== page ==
Local artists collective !nd!v!duals
It would appear to be a good week for the arts in Boston. American Repertory Theater won three Tony Awards at Sunday’s ceremonies. Company One and Boston Center for the Arts hosted the finale to a playwright workshop designed to support and shape the work of female playwrights. Last Wednesday, Boston’s first Public Space Invitational, a crowd-sourced design competition aimed to re-think small public spaces, sidewalks, and Boston City Hall, announced nine lucky winners (out of 70 applicants). The green-light for public works projects is a small victory in the arts community. As Boston Globe columnist Yvonne Abraham puts it, “For those of us who have spent years ripping out our hair, lamenting the mostly vanilla public cultural offerings we’ve settled for, and the opaque, byzantine process it took to get them out there, this is heaven.”
And today, ArtsBoston released an ambitious report, Arts Factor 2014, that sheds light on how the area’s non profit arts and cultural sector bolsters Boston’s economy. According to the report, Greater Boston’s arts and cultural sector is responsible for $1 billion of direct spending in the region, and provides 26,000 jobs, and arts attendees are spending an additional $450 million beyond their admission price, supporting local businesses from restaurants to parking, from child care to souvenirs. For those Boston folk who need some sports context to digest, the report includes some snazzy infographics for easy digestion.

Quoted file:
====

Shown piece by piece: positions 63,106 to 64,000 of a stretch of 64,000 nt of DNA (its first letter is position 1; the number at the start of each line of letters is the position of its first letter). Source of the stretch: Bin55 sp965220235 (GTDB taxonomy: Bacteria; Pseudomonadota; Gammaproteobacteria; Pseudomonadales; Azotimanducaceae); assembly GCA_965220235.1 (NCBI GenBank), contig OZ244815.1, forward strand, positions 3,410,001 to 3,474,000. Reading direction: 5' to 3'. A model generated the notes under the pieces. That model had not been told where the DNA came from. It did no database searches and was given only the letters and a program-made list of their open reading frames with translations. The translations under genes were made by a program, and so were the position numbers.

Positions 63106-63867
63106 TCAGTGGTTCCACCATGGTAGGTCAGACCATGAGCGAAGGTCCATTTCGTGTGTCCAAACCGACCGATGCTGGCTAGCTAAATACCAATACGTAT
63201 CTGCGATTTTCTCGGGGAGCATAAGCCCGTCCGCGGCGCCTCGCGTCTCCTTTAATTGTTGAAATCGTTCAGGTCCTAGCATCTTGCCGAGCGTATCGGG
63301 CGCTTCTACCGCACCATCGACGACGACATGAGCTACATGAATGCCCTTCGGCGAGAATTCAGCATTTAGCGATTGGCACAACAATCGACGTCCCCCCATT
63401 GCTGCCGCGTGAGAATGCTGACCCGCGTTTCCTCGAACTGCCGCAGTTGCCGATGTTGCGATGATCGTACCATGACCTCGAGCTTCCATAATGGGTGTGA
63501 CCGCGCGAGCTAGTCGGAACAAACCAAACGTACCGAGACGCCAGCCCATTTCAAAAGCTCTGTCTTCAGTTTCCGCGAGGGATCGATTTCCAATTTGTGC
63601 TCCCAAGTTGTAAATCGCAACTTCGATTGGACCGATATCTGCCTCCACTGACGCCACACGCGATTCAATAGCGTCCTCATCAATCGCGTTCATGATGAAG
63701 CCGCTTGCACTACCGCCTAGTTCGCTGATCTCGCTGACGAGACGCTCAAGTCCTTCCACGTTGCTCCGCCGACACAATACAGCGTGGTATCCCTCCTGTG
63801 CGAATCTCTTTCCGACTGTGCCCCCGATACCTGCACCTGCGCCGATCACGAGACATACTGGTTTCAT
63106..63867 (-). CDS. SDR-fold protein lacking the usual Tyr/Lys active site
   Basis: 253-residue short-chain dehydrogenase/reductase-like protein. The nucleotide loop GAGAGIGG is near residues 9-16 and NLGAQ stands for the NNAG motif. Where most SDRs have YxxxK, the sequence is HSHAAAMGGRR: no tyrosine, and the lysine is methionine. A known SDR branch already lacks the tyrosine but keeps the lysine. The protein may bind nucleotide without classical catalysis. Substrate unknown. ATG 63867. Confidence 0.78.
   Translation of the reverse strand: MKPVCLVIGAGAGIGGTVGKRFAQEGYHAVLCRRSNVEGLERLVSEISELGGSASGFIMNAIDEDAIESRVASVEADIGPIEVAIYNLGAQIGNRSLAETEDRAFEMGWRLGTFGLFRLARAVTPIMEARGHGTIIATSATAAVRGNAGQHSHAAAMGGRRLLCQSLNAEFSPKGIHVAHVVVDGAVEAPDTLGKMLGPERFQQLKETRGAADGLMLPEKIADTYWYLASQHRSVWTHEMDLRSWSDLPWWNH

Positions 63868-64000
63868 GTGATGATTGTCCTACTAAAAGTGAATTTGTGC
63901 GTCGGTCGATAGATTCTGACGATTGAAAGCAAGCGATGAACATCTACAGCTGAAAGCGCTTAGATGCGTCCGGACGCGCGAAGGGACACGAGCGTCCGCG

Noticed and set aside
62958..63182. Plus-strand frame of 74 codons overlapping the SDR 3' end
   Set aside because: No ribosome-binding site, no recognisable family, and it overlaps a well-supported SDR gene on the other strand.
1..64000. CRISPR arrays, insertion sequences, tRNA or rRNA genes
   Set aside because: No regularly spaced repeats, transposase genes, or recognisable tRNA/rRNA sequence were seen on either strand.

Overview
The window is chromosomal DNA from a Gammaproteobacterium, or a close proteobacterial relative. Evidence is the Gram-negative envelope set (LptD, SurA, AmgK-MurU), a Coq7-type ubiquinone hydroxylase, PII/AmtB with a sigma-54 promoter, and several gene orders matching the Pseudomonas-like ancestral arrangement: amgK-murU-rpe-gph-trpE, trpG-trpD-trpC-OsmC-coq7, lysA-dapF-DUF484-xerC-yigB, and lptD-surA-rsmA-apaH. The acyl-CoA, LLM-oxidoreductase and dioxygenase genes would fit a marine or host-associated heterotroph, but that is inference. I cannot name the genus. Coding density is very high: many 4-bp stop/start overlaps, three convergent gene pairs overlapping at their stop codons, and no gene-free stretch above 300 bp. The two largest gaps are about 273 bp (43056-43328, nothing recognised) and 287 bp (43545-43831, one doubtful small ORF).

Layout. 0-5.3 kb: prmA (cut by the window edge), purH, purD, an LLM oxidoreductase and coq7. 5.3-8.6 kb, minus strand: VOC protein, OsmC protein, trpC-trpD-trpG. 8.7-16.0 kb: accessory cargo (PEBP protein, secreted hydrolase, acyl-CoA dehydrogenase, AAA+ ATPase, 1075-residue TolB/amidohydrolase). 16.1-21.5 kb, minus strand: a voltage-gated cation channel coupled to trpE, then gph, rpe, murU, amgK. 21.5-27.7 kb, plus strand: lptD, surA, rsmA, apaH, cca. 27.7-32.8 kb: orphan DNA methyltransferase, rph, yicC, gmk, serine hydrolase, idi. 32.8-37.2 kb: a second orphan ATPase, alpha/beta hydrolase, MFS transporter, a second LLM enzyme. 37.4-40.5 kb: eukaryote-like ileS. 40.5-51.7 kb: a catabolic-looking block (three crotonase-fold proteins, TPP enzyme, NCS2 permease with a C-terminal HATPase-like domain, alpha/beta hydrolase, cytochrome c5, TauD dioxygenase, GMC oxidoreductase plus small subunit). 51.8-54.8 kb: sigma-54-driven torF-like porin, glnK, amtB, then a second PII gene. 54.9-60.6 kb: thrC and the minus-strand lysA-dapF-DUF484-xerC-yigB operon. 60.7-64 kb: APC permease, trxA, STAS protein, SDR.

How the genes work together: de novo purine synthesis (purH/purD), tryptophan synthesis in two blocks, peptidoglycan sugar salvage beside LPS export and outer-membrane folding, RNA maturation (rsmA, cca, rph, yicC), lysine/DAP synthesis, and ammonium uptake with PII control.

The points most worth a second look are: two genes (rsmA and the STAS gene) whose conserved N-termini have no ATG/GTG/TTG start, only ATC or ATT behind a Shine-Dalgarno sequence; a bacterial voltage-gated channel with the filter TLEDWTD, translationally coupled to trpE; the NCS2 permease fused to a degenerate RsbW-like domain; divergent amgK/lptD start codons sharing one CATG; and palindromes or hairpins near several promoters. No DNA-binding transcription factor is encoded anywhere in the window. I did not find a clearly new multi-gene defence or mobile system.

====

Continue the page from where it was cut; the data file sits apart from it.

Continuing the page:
While the report makes reference to some wonderful establishments in our city (ArtsEmerson, Huntington Theatre, etc.,) these institutions are exactly that —established. It’s great news (although hardly surprising) that these companies are a driving force in our city’s economy, but we need to make sure that we understand how a report of this magnitude impacts those who aren’t on the stage or the seats of Loeb Drama Center. We—our city, our politicians, our publications, our art-hungry denizens—must support (or continue to support) those who have only just crossed the stage at graduation.
Catherine Peterson, the head of ArtsBoston, agrees that the little guys, if you will, need our city’s support and is hopeful that the information served up in Art Factor 2014 (#artsdata, if tweeting is your thing) will benefit the young artists as well as the big guns in town.
Peterson also noted that the report, which was compiled from data submitted by 356 artistic and cultural institutions, is reflective of the whole ecology of our arts and culture sector with organizations ranging from the Museum of Fine Arts and Boston Symphony Orchestra to Guerrilla Opera and pop up galleries contributing.
In an op-ed in the Boston Globe published last fall, Peterson talked about “Boston’s ability to retain young innovators.” It is these young innovators that the city needs to keep in mind as it continues to improve its arts and culture scene to ensure that’ll they’ll stick around and contribute.
“These young artists are the R&D of our sector …We need to make sure that the artists who want to stay in Boston can stay in Boston,” says Peterson. “One of the speakers at our event this morning was Melinda Lopez, the fabulous playwright … Melinda talked about the fact when she started off as an actress, and a director and then a playwright 25 years ago it was pretty tough, but she said she’s seen a huge change in Boston’s ability to really support an arts community. Is it perfect? No. Is it better? You bet it is. We need to keep make sure that our writers, our artists, and our actors can have a good life here.”